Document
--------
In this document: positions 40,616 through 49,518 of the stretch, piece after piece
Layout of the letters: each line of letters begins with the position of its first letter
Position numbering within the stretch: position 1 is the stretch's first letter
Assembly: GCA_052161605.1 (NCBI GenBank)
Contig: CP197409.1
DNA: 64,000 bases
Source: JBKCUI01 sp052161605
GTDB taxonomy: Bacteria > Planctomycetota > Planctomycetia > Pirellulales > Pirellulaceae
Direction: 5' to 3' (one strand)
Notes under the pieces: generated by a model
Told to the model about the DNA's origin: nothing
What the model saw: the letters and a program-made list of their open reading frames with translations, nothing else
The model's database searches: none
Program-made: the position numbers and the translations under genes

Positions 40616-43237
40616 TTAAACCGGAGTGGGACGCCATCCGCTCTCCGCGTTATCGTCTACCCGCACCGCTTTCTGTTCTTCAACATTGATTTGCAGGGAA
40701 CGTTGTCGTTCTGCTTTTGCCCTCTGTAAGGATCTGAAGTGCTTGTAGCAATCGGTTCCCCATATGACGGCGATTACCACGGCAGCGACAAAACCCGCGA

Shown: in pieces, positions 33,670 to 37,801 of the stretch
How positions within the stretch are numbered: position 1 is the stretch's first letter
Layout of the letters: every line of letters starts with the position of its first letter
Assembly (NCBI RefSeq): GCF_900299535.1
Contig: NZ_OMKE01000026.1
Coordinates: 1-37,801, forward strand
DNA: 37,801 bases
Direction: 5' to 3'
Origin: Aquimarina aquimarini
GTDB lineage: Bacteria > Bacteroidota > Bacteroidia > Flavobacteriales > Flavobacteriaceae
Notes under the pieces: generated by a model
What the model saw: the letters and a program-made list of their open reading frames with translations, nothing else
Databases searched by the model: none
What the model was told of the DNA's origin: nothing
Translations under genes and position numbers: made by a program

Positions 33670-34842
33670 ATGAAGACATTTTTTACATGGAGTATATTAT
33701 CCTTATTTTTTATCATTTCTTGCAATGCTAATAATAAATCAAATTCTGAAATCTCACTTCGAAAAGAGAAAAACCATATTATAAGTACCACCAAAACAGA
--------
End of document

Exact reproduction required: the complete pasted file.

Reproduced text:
In this document: positions 40,616 through 49,518 of the stretch, piece after piece
Layout of the letters: each line of letters begins with the position of its first letter
Position numbering within the stretch: position 1 is the stretch's first letter
Assembly: GCA_052161605.1 (NCBI GenBank)
Contig: CP197409.1
DNA: 64,000 bases
Source: JBKCUI01 sp052161605
GTDB taxonomy: Bacteria > Planctomycetota > Planctomycetia > Pirellulales > Pirellulaceae
Direction: 5' to 3' (one strand)
Notes under the pieces: generated by a model
Told to the model about the DNA's origin: nothing
What the model saw: the letters and a program-made list of their open reading frames with translations, nothing else
The model's database searches: none
Program-made: the position numbers and the translations under genes

Positions 40616-43237
40616 TTAAACCGGAGTGGGACGCCATCCGCTCTCCGCGTTATCGTCTACCCGCACCGCTTTCTGTTCTTCAACATTGATTTGCAGGGAA
40701 CGTTGTCGTTCTGCTTTTGCCCTCTGTAAGGATCTGAAGTGCTTGTAGCAATCGGTTCCCCATATGACGGCGATTACCACGGCAGCGACAAAACCCGCGA

Shown: in pieces, positions 33,670 to 37,801 of the stretch
How positions within the stretch are numbered: position 1 is the stretch's first letter
Layout of the letters: every line of letters starts with the position of its first letter
Assembly (NCBI RefSeq): GCF_900299535.1
Contig: NZ_OMKE01000026.1
Coordinates: 1-37,801, forward strand
DNA: 37,801 bases
Direction: 5' to 3'
Origin: Aquimarina aquimarini
GTDB lineage: Bacteria > Bacteroidota > Bacteroidia > Flavobacteriales > Flavobacteriaceae
Notes under the pieces: generated by a model
What the model saw: the letters and a program-made list of their open reading frames with translations, nothing else
Databases searched by the model: none
What the model was told of the DNA's origin: nothing
Translations under genes and position numbers: made by a program

Positions 33670-34842
33670 ATGAAGACATTTTTTACATGGAGTATATTAT
33701 CCTTATTTTTTATCATTTCTTGCAATGCTAATAATAAATCAAATTCTGAAATCTCACTTCGAAAAGAGAAAAACCATATTATAAGTACCACCAAAACAGA